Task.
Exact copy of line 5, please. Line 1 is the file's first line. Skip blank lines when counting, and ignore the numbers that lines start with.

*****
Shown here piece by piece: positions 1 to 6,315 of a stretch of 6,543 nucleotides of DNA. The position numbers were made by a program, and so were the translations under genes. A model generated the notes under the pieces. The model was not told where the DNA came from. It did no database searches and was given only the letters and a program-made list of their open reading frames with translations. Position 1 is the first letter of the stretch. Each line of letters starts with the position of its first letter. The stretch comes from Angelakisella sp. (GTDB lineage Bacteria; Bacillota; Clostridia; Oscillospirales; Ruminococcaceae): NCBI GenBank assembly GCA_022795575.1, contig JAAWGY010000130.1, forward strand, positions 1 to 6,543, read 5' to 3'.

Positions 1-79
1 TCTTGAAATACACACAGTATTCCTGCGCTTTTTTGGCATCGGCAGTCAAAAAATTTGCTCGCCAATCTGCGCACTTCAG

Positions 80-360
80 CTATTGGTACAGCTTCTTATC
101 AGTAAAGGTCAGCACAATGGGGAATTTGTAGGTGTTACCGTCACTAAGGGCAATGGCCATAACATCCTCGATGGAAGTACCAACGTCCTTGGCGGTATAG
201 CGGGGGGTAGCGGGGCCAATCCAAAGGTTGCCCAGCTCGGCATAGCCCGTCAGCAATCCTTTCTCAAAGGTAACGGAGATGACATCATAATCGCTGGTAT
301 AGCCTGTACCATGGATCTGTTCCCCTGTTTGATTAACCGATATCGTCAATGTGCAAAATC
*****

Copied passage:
80 CTATTGGTACAGCTTCTTATC